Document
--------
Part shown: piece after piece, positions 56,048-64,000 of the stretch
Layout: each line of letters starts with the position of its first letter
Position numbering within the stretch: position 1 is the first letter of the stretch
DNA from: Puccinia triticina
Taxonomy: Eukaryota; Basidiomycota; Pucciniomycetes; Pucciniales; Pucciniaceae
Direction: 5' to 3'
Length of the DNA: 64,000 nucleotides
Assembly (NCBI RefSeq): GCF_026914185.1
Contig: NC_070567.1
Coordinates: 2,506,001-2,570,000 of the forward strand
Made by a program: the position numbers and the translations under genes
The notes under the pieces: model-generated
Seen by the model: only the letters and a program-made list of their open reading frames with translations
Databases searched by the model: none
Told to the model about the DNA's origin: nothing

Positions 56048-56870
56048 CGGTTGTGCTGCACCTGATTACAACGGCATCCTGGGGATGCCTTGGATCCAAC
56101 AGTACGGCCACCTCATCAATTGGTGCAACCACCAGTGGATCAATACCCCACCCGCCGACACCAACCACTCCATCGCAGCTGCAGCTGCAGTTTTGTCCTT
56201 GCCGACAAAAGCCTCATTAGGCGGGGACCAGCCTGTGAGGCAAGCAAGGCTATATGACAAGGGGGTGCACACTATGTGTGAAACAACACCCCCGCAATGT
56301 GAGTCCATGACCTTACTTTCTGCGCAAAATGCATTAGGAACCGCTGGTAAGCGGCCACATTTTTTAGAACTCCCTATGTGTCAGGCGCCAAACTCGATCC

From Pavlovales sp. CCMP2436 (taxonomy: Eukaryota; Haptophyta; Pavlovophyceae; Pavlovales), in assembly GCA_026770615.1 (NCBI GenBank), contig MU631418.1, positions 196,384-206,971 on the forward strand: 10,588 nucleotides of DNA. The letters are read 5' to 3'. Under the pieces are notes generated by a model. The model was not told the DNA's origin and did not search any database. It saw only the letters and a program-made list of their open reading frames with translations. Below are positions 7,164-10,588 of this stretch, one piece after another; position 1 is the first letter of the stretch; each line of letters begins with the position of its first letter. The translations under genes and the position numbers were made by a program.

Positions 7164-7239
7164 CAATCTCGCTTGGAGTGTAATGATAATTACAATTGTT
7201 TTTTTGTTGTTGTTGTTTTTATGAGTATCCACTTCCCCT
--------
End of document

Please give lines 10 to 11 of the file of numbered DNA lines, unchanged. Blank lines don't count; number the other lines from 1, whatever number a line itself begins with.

Coordinates: 2,506,001-2,570,000 of the forward strand
Made by a program: the position numbers and the translations under genes